United Kingdom govt offers BBC critics top posts at BBC, Ofcom

Lawrence Kim
September 29, 2020

The Sunday Times has reported that Prime Minister Boris Johnson offered Charles Moore, his former editor at the Daily Telegraph, the job as next BBC chairman - before the position was even advertised.

The Sunday Times reported former Daily Mail editor Paul Dacre is the prime minister's choice to become chairman of Ofcom, which oversees both commercial broadcasting and regulatory areas of the BBC, while Lord Moore, the former editor of the Daily Telegraph, has been asked to be chairman of the BBC. He emphasized that "everyone is getting a little bit ahead of themselves" and that the government would shortly be starting the recruitment process for both roles.

"I'm not going to get drawn into conversations about each of the candidates, clearly there are strengths to both", Dowden told Sky News.

Dowden's remarks came after the United Kingdom weekend papers were filled with speculation over who will lead the British Broadcasting Corp. and Ofcom.

Charles Moore and Paul Dacre have reportedly been identified as the UK Conservative government's picks to be chairman of the BBC and Ofcom respectively.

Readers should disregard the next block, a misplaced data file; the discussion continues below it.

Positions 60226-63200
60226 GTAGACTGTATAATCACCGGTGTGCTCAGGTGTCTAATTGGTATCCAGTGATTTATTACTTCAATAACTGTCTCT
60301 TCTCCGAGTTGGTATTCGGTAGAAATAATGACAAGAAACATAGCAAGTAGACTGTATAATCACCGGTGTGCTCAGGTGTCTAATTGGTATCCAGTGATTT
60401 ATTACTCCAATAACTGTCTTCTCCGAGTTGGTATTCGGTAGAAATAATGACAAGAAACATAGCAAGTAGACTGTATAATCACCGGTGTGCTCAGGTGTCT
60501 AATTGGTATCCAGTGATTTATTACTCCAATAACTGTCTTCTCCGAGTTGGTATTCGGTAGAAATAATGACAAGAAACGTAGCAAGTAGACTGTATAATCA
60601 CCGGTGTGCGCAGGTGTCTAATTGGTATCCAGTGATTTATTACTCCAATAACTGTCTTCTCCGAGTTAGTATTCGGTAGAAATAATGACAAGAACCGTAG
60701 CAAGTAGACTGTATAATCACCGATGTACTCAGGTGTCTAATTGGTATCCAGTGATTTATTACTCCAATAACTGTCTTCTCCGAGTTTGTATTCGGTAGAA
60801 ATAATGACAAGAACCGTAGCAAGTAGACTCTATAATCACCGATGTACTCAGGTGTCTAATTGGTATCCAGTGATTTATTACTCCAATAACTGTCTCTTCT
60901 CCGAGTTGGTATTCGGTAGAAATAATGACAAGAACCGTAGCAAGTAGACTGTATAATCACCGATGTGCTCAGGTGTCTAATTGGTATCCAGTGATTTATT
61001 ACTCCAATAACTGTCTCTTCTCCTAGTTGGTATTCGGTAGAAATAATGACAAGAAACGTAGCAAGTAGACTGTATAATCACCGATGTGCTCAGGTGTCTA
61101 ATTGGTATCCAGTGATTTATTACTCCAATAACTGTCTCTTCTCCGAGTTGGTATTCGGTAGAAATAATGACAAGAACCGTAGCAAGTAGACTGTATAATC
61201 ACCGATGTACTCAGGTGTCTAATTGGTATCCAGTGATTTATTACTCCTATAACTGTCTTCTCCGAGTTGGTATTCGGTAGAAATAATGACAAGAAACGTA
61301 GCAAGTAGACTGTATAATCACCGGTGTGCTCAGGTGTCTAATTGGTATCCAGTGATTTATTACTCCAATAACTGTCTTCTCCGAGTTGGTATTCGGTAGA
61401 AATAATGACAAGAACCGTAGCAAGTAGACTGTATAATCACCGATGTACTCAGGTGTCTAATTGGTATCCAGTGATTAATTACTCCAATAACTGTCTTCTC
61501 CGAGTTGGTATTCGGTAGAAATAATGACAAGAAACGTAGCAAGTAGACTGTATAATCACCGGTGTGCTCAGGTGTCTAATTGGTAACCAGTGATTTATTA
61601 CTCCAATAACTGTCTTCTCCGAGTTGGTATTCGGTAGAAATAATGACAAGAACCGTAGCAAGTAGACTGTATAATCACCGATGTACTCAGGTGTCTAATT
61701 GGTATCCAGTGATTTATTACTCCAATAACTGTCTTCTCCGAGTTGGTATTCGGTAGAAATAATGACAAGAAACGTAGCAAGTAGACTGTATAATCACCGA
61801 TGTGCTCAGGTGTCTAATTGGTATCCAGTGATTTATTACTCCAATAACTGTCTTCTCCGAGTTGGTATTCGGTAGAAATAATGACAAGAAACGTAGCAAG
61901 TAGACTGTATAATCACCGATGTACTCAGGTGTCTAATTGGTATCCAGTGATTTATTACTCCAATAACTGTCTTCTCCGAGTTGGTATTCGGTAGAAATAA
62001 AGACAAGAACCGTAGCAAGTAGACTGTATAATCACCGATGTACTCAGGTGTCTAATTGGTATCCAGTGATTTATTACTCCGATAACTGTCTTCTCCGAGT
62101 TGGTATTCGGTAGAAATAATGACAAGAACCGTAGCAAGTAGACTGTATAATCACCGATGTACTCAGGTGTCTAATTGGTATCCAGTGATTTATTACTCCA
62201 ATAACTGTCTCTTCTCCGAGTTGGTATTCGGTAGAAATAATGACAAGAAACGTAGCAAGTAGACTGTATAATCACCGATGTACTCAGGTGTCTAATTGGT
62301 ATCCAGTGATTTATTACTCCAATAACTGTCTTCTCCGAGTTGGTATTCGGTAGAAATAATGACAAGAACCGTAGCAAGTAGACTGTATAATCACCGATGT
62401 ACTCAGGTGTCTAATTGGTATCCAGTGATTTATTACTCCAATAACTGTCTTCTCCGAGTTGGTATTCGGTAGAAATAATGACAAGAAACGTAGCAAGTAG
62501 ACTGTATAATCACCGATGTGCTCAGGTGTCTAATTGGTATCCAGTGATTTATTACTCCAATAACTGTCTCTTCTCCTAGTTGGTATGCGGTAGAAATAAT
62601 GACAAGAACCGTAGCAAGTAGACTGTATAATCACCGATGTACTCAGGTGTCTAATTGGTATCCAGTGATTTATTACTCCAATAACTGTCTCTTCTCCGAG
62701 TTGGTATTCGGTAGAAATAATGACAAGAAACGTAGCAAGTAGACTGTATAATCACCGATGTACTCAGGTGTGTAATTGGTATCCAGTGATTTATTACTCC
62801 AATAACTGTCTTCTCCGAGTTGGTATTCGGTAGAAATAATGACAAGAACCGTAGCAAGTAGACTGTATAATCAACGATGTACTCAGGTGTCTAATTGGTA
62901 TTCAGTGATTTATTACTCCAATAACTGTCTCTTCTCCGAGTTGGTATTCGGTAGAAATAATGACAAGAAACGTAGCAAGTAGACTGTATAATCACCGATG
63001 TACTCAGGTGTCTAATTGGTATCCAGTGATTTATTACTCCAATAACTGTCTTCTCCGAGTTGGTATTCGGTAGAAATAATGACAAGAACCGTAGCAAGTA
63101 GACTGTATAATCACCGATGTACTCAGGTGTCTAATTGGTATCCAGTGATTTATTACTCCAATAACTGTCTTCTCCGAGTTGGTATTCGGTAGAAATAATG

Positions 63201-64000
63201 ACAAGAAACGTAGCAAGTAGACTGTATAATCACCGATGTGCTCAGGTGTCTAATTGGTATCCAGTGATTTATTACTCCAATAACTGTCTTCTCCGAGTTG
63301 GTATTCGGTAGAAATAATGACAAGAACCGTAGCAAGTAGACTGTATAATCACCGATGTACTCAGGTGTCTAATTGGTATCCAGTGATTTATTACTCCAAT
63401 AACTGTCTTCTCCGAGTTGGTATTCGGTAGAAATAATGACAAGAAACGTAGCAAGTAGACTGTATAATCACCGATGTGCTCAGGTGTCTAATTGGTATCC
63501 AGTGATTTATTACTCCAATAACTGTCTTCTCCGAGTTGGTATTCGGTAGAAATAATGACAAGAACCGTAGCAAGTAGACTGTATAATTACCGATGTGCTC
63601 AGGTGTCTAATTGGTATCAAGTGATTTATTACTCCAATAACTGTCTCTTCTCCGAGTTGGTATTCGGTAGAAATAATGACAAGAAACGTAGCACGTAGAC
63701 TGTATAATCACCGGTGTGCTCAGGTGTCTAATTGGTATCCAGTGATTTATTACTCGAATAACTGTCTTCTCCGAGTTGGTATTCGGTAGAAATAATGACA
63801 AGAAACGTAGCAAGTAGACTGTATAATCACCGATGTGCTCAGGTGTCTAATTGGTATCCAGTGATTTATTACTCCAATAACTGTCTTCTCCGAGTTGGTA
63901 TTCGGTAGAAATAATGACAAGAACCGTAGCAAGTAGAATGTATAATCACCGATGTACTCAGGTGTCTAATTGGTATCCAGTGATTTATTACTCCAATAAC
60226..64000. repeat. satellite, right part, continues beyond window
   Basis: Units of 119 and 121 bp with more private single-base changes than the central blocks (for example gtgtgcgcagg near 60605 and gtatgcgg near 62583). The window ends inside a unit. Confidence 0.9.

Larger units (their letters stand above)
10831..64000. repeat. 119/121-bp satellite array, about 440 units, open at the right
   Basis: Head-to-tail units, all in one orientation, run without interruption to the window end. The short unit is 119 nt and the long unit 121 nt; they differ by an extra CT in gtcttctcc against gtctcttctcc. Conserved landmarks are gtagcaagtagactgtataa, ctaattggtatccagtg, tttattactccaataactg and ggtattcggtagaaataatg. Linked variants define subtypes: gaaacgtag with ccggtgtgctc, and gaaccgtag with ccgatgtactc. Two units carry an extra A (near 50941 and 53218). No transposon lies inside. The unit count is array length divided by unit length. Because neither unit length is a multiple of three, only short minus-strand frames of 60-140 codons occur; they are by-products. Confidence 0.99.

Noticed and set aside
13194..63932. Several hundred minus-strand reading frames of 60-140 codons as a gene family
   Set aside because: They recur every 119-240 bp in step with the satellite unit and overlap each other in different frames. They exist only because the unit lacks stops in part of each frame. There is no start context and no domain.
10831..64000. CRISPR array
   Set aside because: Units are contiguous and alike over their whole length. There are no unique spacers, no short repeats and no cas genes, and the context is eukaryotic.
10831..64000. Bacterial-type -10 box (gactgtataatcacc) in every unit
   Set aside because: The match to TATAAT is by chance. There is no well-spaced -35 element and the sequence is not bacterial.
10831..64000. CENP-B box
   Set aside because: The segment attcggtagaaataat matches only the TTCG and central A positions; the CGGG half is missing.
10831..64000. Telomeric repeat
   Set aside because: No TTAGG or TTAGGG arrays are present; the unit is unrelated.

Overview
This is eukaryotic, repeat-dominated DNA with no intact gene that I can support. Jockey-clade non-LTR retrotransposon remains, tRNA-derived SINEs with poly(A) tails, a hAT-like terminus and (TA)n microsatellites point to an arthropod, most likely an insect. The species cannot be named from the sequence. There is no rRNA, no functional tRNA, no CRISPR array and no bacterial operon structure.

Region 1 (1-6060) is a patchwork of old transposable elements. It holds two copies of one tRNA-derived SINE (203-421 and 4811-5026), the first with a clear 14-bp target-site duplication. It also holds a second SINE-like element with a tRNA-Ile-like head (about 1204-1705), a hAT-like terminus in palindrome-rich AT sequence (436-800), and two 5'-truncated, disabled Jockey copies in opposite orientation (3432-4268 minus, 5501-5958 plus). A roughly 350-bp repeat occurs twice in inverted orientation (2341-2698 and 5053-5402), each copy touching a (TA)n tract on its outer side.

But Labour criticised the government following the reports of the pair's pending appointments.

Shadow culture secretary Jo Stevens said: "The whole idea of announcing appointments before a process has actually taken place is a bit unusual". "They should be impartial, and specifically trailing these appointments is quite worrying". He insisted that the government wanted "strong, credible people" to "hold the BBC to account" as well as broadcast regulator Ofcom.

He said the next chairman must enforce "genuine impartiality" at the BBC, keep up with "enormous technological changes" and "ensure the BBC represents the whole of the United Kingdom, not just a narrow metropolitan outlook".

Other reports by Click Lancashire

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